There’s no doubt that establishing regular healthy habits can improve your quality of life and longevity. Once healthy behaviors — like quitting smoking, drinking only in moderation, or getting regular exercise — are entrenched into your regular schedule, you’re more likely to do them consistently.
But, how do you start to create these new healthy habits? Simply put, you do something for your health every day.
The term lifestyle change inherently means that changes are made such that they can be followed for the lifetime of an individual. Implementation of a lifestyle change implies that a routine is followed and habits are formed. A healthy lifestyle includes habitual consumption of nutritious foods, regular physical activity, consistent sleep, and knowing how to diffuse stress.
According to the book Atomic Habits by James Clear, there are four stages to forming a habit. At first they happen so fast they’re almost impossible to pick up on—until you discover what they are and start to slow down and look for them.
The good news is, forming a healthy habit is actually quite simple.
According to Atomic Habits, here’s how to do it:
- Making it obvious will help you remember to start the habit…
- Making it attractive will help you want to start…
- Making it easy increases the chance of you actually doing it, and…
- Making it immediately satisfying will feel good, which means you’ll want to do the habit again in the future
How long is this going to take? Well, historically, people have thought that it takes 21 days to create a new habit (or change an existing one), but recent claims have pushed that number up to 66 days. In fact, the most recent significant study shows that it can take anywhere between 18 and 254 days to form a new habit–which averages to about 66 days.
There are a lot of factors that play into this range, including the fact that some habits are easier to build than others. For example, as you can probably imagine, forming a habit of drinking more water throughout the day will probably be easier to stick to than going to the gym every day before work.
Obviously, the beginning of your journey to forming a new habit is going to be more challenging than the weeks to come. Your new behavior will become more automatic as time goes on, no matter what it is. All this to say – the research that shows it may well take much longer than three weeks to form a new habit shouldn’t be a deterrent from making a change.
The habit-building and habit-removing techniques you just discovered are powerful. But, they’ll only work if you put them into practice in your life. How are you going to work them into a routine?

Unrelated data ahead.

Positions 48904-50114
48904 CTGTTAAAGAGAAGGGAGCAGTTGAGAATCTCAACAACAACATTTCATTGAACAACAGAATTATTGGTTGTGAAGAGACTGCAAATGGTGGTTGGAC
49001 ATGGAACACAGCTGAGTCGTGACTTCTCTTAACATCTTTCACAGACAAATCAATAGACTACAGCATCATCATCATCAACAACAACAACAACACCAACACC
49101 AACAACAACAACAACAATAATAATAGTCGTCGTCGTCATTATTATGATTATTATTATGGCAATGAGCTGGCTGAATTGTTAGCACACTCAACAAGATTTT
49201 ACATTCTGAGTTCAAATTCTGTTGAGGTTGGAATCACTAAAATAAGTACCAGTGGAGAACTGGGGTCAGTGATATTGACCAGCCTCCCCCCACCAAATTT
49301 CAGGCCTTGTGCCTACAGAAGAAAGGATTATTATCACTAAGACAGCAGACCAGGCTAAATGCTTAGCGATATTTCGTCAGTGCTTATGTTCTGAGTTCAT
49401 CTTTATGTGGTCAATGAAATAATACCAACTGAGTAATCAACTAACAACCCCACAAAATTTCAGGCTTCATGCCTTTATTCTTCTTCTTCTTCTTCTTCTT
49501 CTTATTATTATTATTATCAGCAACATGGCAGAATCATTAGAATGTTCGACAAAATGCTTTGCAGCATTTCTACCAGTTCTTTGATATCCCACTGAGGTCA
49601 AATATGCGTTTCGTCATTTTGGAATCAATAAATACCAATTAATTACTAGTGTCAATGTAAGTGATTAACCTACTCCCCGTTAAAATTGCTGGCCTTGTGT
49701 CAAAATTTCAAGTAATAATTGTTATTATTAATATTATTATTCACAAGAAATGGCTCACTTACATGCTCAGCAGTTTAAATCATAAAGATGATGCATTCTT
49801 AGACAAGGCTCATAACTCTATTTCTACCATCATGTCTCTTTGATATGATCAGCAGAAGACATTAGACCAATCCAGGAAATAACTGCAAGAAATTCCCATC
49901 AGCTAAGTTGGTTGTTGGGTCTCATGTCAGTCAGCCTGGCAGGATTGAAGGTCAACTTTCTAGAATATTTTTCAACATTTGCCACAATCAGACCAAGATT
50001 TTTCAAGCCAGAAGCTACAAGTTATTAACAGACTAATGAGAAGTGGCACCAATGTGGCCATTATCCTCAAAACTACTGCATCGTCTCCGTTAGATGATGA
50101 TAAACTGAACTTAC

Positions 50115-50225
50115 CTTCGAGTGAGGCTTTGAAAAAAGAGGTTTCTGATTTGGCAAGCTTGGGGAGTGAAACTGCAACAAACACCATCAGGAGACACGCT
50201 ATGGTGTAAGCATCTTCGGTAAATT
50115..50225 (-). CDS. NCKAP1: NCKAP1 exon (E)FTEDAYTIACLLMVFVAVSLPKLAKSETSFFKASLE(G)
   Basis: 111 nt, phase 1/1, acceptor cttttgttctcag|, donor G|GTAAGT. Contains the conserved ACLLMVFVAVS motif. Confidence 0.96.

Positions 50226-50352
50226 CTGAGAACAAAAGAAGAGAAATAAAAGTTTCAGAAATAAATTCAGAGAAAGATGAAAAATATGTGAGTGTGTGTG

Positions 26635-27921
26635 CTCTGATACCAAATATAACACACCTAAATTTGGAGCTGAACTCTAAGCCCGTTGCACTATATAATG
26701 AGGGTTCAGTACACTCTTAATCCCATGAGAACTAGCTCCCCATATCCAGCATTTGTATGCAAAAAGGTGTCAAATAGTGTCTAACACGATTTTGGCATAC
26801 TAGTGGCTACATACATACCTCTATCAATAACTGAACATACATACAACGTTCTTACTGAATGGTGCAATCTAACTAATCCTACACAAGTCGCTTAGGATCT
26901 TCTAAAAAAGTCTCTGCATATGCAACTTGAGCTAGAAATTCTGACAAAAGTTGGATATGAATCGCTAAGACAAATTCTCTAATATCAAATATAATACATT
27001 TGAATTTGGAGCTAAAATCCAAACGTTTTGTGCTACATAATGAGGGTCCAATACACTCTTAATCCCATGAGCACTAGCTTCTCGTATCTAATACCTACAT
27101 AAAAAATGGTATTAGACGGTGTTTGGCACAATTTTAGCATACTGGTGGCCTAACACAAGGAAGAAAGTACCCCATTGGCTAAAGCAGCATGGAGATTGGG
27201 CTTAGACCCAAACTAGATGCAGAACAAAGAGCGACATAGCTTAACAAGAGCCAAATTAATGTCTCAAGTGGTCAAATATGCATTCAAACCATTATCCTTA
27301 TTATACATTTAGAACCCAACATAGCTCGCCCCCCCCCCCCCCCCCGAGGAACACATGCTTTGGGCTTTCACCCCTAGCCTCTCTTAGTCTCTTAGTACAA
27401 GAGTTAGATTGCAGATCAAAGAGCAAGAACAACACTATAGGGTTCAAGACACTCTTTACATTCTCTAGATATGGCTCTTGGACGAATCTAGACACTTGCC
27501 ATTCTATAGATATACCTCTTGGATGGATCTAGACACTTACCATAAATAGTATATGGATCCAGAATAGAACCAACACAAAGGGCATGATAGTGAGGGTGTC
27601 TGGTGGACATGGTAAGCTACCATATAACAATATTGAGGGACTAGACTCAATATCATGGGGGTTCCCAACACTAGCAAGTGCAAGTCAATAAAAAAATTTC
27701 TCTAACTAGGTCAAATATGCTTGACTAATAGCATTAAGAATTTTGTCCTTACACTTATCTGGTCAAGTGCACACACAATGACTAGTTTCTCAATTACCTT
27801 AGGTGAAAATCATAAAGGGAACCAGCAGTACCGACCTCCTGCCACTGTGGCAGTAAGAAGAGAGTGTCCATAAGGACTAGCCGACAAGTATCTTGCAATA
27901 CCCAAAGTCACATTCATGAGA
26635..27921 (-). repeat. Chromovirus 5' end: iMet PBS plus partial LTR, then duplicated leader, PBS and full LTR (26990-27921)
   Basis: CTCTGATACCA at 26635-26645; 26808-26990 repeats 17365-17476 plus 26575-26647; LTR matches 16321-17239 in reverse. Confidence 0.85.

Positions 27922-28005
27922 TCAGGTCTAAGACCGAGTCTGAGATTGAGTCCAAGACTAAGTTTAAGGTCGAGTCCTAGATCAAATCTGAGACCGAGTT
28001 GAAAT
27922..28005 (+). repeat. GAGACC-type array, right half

I have 7 key steps that I like to highlight to clients when helping them blend their new healthy habits into a consistent, sustainable routine:
- Create a vision of what you look and feel like when you are in your new routine. Write it down. Share it with someone you trust. Review it daily.
- Schedule your new habit into your weekly and daily calendar. Hold this self-care appointment with yourself in as high regard as a doctor’s appointment. If it must be rescheduled, try to do so within the same day.
- Set reminders as needed to help you switch gears when it’s time for your new habit. Allow enough time for changing clothes, travel, showering, etc.
- Be prepared for roadblocks! Know what could get in the way, so you can make an action plan before it happens.
- Seek support! Call in support for knowledge like a personal trainer, nutritionist, therapist as needed. Or maybe you need childcare, an accountability buddy, or health coach to help you get started or to stay on track.
- Review & adjust as needed to feel confident your new habit is working well now and for the future.
- Celebrate! Reward yourself with a kindness that supports this new habit and your health and wellness. It could be as simple as a happy dance, or as lavish as a spa day!
Understanding the process of habit and routine formation, and the amount of time it takes to succeed will set you up for success. There is no shame in taking longer than three months to form a habit, or even four or five months. What’s important here is that you’re continuously improving your overall behavior and your daily habits because they play a critical role in building a positive daily routine and ultimately reaching your goals.
A large part of your success in establishing new habits that stick will depend upon your ability to exercise your best efforts, keep track of your progress, and make adjustments accordingly. Remember, you won’t get to Day 254 if you don’t get to Day 1. Starting the process is the only first thing that you must do!